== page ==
According to Fareed Zakaria, the roots of the right’s criticism of Obama’s foreign policy is that America should be supporting dictators in the Middle East, not Islamic democracy. But there is a major intellectual schism even on the right over this issue. Two things. First, when a giant redwood tree of liberty erupted suddenly from the streets of Cairo last year, we had no choice but to support it. The US president could have been the zombie of Niccolo Machiavelli and he still would have supported the uprising. To back Mubarak against his people in that situation would have catalyzed Arab opinion against the US generally and the stark discrepancy between word and deed about our aspirations for freedom would have caused a broad, debilitating rift within American political life. Second, a word to the wise: American support for dictators in the Middle East is why ‘they’ ‘hate’ ‘us.’ Bin Laden frequently said that his radicalism stemmed largely from American support for the Saudi kingdom. The 1979 Iranian revolution and hostage crisis was a popular backlash against America’s puppet dictator, the Shah. Saying you support dictatorship in the Middle East is the same as saying you support fueling terrorism.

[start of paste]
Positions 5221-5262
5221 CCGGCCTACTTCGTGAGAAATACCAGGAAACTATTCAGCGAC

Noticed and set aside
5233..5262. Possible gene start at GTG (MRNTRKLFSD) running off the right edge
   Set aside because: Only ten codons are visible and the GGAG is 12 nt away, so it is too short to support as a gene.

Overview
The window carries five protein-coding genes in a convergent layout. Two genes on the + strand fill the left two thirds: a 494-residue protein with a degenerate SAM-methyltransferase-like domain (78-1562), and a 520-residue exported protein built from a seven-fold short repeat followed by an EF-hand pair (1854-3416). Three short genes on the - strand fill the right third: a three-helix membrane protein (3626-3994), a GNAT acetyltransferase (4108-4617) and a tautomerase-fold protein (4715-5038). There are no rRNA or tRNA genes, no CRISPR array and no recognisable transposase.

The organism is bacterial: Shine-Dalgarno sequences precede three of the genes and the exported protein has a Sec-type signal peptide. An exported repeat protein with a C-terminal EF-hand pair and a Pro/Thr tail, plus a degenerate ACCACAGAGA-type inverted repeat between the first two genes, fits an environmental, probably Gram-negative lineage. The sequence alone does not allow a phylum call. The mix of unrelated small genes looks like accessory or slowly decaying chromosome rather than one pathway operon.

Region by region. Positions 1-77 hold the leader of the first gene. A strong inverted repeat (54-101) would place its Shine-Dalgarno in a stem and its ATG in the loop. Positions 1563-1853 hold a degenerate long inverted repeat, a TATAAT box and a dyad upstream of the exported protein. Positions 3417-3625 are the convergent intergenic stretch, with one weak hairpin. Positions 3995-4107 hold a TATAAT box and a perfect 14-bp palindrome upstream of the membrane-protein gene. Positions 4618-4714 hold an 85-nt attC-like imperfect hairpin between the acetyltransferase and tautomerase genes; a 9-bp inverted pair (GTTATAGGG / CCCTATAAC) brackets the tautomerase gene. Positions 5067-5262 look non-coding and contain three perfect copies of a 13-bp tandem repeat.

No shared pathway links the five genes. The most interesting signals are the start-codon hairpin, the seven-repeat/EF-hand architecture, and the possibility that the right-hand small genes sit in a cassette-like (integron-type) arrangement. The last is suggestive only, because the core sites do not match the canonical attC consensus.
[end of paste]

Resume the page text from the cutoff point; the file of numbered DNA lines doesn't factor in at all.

But ultimately, there’s nothing particularly intellectual about Romney’s attack on the attack on Benghazi. In the same video as Romney’s infamous 47% speech in May, one of his secret millionaire donors asks him what he would do about foreign policy. Romney mentions the Iranian hostage crisis, the fact that American helicopters crashed in the failed rescue effort, and he says gleefully,